How to Resign as Director of a Company

How to Resign as Director of a Company

Resigning as a Director

Written by Alan Davidson

Alan Davidson is a Chartered Accountant, director and founder of Pentins Business Advisers, entrepreneur and author of the Amazon best-seller “Achieve Your Business Vision”. With over 25 years of helping businesses succeed, Alan knows how to build a business with real value, while avoiding costly mistakes.

There are several reasons why you could want to resign as director of a company. Maybe you wish to retire, or focus your efforts elsewhere. You might not enjoy your role anymore, or find working with your fellow directors challenging.

Resigning as a director is actually a straightforward process, and simpler than you might expect. However, it’s important that you know the process to resign as director of a company, and that it’s done correctly.

Check your Shareholder’s Agreement

A Shareholder’s Agreement will often include a clause to cover the resignation of a director. Before resigning, you should read through your Shareholder’s Agreement, and be aware of your legal responsibilities. You might be required to leave on the day of resignation, give a certain notice period, and you may or may not be required to sell your shares and cut all ties with the company.

A Shareholder’s Agreement is a legally binding document that we highly advise all companies to sign to handle situations like these.

Inform directors and shareholders

Firstly, you should inform your co-directors and other shareholders of the company that you intend to leave. This is often done with a formal resignation letter, and should include any information about when you intend to leave. You don’t have to share your reason for leaving.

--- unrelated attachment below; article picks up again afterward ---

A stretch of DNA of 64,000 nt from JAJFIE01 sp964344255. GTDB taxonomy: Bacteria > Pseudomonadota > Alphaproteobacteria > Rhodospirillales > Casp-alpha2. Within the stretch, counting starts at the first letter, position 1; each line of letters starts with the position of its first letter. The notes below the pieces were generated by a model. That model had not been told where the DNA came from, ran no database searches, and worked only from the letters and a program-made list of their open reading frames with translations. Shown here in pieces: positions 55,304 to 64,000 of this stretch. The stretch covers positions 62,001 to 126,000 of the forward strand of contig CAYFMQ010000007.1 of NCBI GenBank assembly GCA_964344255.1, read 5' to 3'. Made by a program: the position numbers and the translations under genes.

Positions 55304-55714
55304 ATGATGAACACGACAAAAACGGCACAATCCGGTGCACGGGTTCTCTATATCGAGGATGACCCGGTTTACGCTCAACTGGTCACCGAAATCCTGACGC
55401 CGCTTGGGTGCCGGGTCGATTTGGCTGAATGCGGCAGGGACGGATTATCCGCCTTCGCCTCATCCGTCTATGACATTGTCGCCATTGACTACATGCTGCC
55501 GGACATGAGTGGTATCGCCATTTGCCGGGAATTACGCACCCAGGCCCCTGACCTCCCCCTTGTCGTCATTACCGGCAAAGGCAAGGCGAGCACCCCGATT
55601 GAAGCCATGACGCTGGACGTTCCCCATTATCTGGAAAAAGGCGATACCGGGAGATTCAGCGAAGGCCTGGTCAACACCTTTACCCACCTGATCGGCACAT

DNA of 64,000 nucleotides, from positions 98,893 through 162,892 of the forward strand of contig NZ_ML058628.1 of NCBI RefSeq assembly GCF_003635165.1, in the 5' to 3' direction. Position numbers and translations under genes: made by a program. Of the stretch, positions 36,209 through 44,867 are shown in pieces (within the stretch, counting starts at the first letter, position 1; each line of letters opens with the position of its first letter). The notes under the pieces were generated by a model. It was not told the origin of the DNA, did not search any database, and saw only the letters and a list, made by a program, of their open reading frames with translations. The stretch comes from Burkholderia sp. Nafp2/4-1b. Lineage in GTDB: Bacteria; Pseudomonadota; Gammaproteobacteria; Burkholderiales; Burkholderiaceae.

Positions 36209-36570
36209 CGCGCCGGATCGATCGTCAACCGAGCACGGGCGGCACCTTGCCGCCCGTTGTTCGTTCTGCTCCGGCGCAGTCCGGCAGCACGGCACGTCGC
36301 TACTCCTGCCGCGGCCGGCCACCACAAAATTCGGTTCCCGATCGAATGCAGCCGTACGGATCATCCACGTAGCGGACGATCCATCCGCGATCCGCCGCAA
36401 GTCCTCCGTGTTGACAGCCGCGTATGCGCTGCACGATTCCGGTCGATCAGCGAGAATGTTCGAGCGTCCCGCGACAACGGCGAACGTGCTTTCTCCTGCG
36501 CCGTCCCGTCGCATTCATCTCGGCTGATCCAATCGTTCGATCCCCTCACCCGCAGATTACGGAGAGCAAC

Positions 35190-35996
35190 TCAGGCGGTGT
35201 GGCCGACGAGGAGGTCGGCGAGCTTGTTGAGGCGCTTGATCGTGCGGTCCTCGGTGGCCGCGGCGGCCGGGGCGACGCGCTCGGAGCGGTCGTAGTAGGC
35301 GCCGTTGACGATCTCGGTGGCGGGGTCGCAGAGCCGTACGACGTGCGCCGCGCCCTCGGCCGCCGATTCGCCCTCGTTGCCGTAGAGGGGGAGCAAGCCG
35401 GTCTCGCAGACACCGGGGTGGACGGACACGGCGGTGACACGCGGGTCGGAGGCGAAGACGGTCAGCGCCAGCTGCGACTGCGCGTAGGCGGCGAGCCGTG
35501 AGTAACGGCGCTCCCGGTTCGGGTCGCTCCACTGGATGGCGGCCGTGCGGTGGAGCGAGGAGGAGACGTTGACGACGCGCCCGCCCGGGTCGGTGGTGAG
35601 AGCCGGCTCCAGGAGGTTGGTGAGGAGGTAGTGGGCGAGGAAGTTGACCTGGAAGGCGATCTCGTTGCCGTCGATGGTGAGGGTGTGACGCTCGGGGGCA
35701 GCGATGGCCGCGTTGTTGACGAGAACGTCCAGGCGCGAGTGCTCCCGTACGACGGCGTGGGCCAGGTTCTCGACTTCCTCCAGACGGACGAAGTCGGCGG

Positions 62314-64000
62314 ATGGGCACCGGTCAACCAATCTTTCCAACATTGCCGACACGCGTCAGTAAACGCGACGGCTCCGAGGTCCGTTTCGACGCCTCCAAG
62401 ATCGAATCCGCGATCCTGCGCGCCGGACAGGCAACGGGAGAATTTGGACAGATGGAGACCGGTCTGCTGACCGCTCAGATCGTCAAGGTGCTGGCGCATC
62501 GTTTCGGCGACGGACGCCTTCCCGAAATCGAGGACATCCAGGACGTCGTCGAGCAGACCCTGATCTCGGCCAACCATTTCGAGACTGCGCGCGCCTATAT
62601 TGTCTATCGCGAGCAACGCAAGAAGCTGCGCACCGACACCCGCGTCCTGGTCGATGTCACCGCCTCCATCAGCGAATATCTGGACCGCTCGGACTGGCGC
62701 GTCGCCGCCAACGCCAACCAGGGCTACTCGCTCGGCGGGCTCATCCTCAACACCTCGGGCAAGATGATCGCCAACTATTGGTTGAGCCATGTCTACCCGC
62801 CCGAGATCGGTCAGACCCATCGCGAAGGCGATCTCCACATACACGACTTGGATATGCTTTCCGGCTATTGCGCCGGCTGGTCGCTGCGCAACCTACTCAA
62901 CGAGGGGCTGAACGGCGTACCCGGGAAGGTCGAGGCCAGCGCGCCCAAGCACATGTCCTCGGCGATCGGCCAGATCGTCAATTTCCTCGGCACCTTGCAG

Inform Companies House

Additionally, you will have to inform Companies House of your decision to retire. This will change your association with the company from an “active” director, to “resigned”. You notify Companies House of your decision by submitting a TM01 form, which you can find on the Government’s websites.

Selling or keeping your shares

Unless your Shareholder’s Agreement specifies otherwise, you can choose whether you want to keep or sell your shares after you resign. This decision will likely be based on several factors. If you expect that the company will perform well, you might be eligible to receive dividends, or make a profit if the company is sold in the future. Your shares might also entitle you to vote on certain company matters, which you might be interested in.

If you keep your shares in the company, you might also not be able to establish or work for a competitor business.

In the case that you are undecided on whether you should keep the shares or not, you should read through your company’s legal documentation to get a full picture of what it would mean for your future to keep hold of the shares. You might also want to consult a professional for a second opinion.

What happens next?

From the date you officially leave the company, or the resignation date, you will no longer be an acting director. You will no longer have any responsibilities in the capacity as a director to the company, and will not be liable for any issues that arise after your resignation. On the other hand, you will no longer have a say in the day-to-day activities of the business, or have access to their bank accounts or records.


Can a director’s resignation be refused?

No. If you intend to resign, you cannot be forced to stay in the business. However, you will want to read through your company’s legal documentation before you hand in your resignation to ensure that your resignation does not breach contractual obligations, such as serving for a minimum amount of time.

Can you resign as a director if you are the only director?

Yes. You can resign from your role even if this would leave the company with no directors.

Can all the directors of a company resign?

Yes. It is possible for all the directors of a company to resign at the same time.

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